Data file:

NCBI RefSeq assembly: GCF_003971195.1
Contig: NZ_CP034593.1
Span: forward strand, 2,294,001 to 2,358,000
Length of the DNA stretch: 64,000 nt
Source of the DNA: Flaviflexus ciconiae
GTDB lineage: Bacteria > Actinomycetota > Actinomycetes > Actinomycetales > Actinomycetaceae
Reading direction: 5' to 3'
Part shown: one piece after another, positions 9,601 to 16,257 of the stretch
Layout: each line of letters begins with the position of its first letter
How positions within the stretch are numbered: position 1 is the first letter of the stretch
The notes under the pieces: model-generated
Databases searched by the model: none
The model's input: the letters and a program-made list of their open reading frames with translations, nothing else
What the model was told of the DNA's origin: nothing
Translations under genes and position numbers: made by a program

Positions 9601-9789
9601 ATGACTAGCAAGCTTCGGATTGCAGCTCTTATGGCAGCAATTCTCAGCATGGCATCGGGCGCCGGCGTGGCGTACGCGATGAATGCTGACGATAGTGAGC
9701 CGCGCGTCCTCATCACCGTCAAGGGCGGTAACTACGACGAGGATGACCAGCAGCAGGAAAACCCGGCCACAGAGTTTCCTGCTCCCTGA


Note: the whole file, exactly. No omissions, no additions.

NCBI RefSeq assembly: GCF_003971195.1
Contig: NZ_CP034593.1
Span: forward strand, 2,294,001 to 2,358,000
Length of the DNA stretch: 64,000 nt
Source of the DNA: Flaviflexus ciconiae
GTDB lineage: Bacteria > Actinomycetota > Actinomycetes > Actinomycetales > Actinomycetaceae
Reading direction: 5' to 3'
Part shown: one piece after another, positions 9,601 to 16,257 of the stretch
Layout: each line of letters begins with the position of its first letter
How positions within the stretch are numbered: position 1 is the first letter of the stretch
The notes under the pieces: model-generated
Databases searched by the model: none
The model's input: the letters and a program-made list of their open reading frames with translations, nothing else
What the model was told of the DNA's origin: nothing
Translations under genes and position numbers: made by a program

Positions 9601-9789
9601 ATGACTAGCAAGCTTCGGATTGCAGCTCTTATGGCAGCAATTCTCAGCATGGCATCGGGCGCCGGCGTGGCGTACGCGATGAATGCTGACGATAGTGAGC
9701 CGCGCGTCCTCATCACCGTCAAGGGCGGTAACTACGACGAGGATGACCAGCAGCAGGAAAACCCGGCCACAGAGTTTCCTGCTCCCTGA